Managing our green infrastructure

This feature is planned, designed and managed to:

  • Promote healthier living
  • Lessen the impacts of climate change
  • Improve air quality and water quality
  • Encourage walking and cycling
  • Store carbon
  • Improve biodiversity and ecological resilience

Biodiversity is an indicator of a healthy environment. With many plant and animal species under threat of extinction, biodiversity decreasing in the UK and globally.

TfL's green infrastructure forms corridors of woodland, street trees, scrub and grassland which are part of London's cultural heritage and act as a safe haven and dispersal route for plants and wildlife, including bats, badgers, reptiles and water voles. Our green infrastructure also helps to:

  • Provide shade and an attractive environment for people walking along our roads, helping us create Healthy Streets for all
  • Stabilise embankments
  • Keep our assets cool so we can continue to operate an efficient service
  • Reduce the risk of our networks flooding from heavy rainfall
  • Improve the mental health and wellbeing of our staff and customers, as well as Londoners as a whole

How we manage green infrastructure

Our main focus when managing our green infrastructure is on safety - for our passengers, and for our staff and contractors. We do this by:

  • Regularly assessing the condition of trees - this is done by competent professional arboriculturists
  • Removing trees if they are dead or diseased and before they can fall and disrupt services, damage property, or harm people. Replacement trees will be planted where they are appropriate
  • Removing trees where subsidence has been proven and it is necessary to protect property or embankments from further damage
  • Pruning vegetation to ensure signals and sightlines are clear for drivers
  • Pruning vegetation that prevents vehicles or pedestrians from using the highway or track

We also explore opportunities to introduce green infrastructure as part of all projects. This helps us deliver on commitments in the Mayor's Transport Strategy, and contributes towards the aims of the London Environment Strategy.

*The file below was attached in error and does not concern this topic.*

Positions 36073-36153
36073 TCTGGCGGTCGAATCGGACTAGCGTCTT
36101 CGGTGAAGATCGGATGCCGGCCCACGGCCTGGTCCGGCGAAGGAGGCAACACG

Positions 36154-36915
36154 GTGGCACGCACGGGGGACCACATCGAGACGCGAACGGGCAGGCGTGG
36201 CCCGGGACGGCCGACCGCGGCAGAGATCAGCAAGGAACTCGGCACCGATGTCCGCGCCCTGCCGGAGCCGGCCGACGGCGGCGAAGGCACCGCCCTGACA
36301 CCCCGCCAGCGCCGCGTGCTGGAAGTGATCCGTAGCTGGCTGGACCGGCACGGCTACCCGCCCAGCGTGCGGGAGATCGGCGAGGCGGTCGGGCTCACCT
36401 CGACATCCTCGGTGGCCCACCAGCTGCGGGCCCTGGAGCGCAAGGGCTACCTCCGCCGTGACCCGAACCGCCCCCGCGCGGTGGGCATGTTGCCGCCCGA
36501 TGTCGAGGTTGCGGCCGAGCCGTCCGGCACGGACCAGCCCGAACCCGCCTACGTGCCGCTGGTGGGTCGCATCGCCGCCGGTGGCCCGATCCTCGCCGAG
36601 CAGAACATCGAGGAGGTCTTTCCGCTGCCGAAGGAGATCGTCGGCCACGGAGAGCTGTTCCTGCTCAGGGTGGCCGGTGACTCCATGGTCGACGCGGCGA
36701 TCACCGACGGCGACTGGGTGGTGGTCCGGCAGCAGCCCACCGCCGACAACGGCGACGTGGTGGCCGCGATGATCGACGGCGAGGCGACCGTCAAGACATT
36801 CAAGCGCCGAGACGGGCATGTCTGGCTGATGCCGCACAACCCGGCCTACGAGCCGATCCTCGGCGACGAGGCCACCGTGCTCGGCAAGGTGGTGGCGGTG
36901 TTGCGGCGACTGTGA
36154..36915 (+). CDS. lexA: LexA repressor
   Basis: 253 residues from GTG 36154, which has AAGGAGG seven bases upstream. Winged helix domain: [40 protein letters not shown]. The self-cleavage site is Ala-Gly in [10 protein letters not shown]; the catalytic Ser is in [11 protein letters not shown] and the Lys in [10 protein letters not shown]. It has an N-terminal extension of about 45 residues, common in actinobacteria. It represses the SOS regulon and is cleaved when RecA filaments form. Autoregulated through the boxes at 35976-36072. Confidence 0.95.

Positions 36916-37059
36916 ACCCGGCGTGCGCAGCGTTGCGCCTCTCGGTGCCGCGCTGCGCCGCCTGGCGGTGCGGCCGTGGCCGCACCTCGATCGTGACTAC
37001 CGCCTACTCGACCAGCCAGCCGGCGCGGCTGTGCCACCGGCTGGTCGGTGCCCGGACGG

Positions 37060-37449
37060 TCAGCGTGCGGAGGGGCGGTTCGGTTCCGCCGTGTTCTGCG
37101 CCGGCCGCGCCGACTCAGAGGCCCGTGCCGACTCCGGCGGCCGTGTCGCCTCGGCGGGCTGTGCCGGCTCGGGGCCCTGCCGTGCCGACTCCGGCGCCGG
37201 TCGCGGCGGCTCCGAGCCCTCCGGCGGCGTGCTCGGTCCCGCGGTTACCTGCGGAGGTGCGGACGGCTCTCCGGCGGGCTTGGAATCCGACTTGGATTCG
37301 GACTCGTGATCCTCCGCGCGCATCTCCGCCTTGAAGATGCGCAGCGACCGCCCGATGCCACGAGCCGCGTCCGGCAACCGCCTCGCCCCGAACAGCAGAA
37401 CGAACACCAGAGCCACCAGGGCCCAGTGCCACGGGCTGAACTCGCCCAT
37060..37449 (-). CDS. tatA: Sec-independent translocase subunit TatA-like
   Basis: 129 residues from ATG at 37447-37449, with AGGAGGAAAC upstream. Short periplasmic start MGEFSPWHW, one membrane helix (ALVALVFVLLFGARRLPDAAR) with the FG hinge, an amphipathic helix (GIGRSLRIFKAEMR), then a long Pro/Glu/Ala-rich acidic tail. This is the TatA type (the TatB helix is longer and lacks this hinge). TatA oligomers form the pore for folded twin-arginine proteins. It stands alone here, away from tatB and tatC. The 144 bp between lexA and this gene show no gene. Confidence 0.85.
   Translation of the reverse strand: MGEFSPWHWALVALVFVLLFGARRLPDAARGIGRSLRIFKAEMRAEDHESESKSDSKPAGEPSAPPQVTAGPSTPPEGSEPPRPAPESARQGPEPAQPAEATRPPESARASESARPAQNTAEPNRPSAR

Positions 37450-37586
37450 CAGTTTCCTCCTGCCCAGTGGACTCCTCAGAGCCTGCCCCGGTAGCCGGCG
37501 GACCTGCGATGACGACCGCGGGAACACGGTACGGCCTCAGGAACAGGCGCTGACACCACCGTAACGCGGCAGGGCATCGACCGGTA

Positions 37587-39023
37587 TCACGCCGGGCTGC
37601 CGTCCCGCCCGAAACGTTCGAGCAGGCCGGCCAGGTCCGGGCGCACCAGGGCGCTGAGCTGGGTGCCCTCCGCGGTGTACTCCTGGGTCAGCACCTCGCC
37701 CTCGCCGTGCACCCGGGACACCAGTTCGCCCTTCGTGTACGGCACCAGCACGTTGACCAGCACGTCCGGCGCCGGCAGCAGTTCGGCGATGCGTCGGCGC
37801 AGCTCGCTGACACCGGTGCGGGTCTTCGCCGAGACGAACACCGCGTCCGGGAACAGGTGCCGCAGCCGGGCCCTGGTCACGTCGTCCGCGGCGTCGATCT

Street trees and verges

We are committed to increasing the number of our street trees by 1% each year, and building a resilient tree population to benefit future generations.

Grass cutting or mowing regimes will vary depending on where you are on the network. We are also trying to reduce the number of times grass is cut in some areas to encourage wildflowers and pollinators.

Non-native invasive species and weed management

Non-native invasive species and pests can cause a lot of damage to both our green infrastructure and transport infrastructure. For example, oak processionary moth caterpillars not only cause a risk to human and animal health, but can strip whole oak trees bare of leaves, while Japanese knotweed can damage structures like walls and roads.

We use several different methods (chemical and mechanical) to deal with weeds and non-native invasive species. We make sure that we follow the legal and Government guidelines that apply to any method we use.

We are looking for ways to reduce our use of herbicides. For example, we are trialling alternative/complementary methods across our operational networks to identify the method that represents best value for money with least environmental impact. We are also exploring how we can use integrated weed management techniques to improve performance